The unit outcome provides an overview of the complete intention for student learning. It connects all elements in ways that show they are contiguous and mutually necessary. Components align with the overview “unit outcome,” and are designed to ensure learning over time and a full understanding of the unit outcome’s goals. Once components are learned, the students are ready to be assessed formatively over the entire unit outcome.


  • Identify and list types of background and contextual information useful in scholarly inquiry.
  • Explain and demonstrate how someone can use such information to create a theory.
  • Define “hypothesis” as something coming from a theory and give an example.
  • Demonstrate how a hypothesis can be tested using a simple scientific experiment.
  • Demonstrate how background knowledge, theory development, and hypothesis testing can be used in the study of any subject.
  • Explain how that activity can stimulate better retention of new learning using one or more examples.

After completing this exercise, our professors arranged an opportunity for us to work with teachers and classrooms in the local school district. I was assigned to a seventh-grade science classroom for an orientation conference and five 55-minute periods. The teacher, Mrs. Celia Johnson, and I discussed our collaboration ahead of time.

Insights from Mrs. Johnson

Mrs. Johnson had worked with my professors many times before and knew what to expect when I arrived in her classroom. We discussed my university professional development courses, and how they were different than most teacher education processes in the past. She understood the new learning infrastructure strategies and why they were important for the future of education.

Mrs. Johnson, who introduced herself as Celia, asked me how I felt about the process so far. I told her it was interesting but perplexing. The logic behind setting up mastery statements made sense, but sometimes seemed overdone. Also, coming up with a curriculum aligned with every nuance and possible dimension of a topic or subject seemed excessive. I admitted to sometimes wishing the whole thing could be more straightforward.

Celia understood my frustrations. She had experienced them herself. Both of us were young enough to become immersed in tweets, texting, emotionally charged entertainment, jargon filled conversation, the flood of acronyms, and media that offered simple answers to complex questions. The real world constituted a barrage on the senses, little of it meant to stimulate contemplation, reflection, or an exploration of meaning.

Both Celia and I knew much modern communication was a kind of trivial pursuit designed to make money and keep people happy enough to seek more products and entertainment. Neither of us put a moralistic or religious mantle on Twenty First Century life. But accepted the idea human beings deserve more. And can become more.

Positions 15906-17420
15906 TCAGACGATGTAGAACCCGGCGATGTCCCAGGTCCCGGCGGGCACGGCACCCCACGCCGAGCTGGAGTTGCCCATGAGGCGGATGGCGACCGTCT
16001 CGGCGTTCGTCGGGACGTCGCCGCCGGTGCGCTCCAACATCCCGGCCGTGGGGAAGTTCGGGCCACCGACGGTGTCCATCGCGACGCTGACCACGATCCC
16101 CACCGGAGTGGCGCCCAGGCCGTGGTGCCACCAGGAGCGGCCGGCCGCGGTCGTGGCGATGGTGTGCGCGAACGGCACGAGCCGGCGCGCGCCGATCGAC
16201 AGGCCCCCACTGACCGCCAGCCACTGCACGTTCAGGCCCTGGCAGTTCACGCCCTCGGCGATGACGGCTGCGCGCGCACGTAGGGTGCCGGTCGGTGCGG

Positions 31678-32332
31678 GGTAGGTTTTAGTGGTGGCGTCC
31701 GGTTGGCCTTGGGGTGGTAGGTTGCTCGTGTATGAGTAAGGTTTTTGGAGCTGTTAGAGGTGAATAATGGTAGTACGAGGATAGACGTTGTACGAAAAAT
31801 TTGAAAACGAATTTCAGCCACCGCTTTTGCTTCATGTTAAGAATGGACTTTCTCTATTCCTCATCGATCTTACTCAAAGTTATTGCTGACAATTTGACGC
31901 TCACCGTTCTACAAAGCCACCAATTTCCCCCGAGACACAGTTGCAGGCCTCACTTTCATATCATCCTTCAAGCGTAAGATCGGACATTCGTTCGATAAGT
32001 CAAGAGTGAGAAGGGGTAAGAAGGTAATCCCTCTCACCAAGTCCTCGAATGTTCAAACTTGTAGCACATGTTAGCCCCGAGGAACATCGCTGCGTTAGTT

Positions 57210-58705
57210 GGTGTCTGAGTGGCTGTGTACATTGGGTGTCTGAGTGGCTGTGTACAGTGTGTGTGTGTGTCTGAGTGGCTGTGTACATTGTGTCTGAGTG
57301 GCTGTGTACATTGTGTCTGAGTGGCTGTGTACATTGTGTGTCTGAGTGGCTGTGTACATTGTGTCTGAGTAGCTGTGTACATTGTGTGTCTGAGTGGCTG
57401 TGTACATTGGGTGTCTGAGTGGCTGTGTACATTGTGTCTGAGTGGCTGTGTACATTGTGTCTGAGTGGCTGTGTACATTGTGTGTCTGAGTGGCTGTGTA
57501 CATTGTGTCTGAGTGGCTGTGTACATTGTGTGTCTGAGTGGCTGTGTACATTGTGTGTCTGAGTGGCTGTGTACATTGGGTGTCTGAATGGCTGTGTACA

Devising unit outcomes and components that had depth and met criteria given us by Bloom’s Taxonomy was exhausting. Just writing Unit Outcome #1 took me two hours, and subsequent rewrites even more time. The same was true with preparing its components. Celia laughed because she had experienced the same thing!

Both of us also had a queasy feeling mastery statements were too abstract, and full of big words and run-on sentences for middle school kids to understand them. I really wanted to tone down the course mastery statement, unit outcome and component to simpler and more direct language. But my professor would not allow it.

Celia understood, as she had felt the same way I did. How in the world would a seventh-grade student, traversing from childhood to adulthood, get their heads around a word and practice like hypothesis?

As we talked, it became apparent that both of us as girls had mastered big words and complex ideas while in middle school. We became immersed in the Harry Potter books. And Celia’s mother was a big Lord of the Rings fan when she was in the upper elementary grades.

While many middle level boys did not read books like those, several of them were intrigued with technology, mechanics, and futuristic science. Full of big words and ideas.

Our memories also told us that in many ways we were bored in seventh and eighth grades. Classroom activities seemed more like repetitive indoctrination into basic stuff. Even a rehash of material already covered in grades kindergarten through six.

Maybe the new learning infrastructure made sense for improving 21st Century living. Celia had come to believe that. And I was starting to get the message.

©2021 Stu Ervay – All Rights Reserved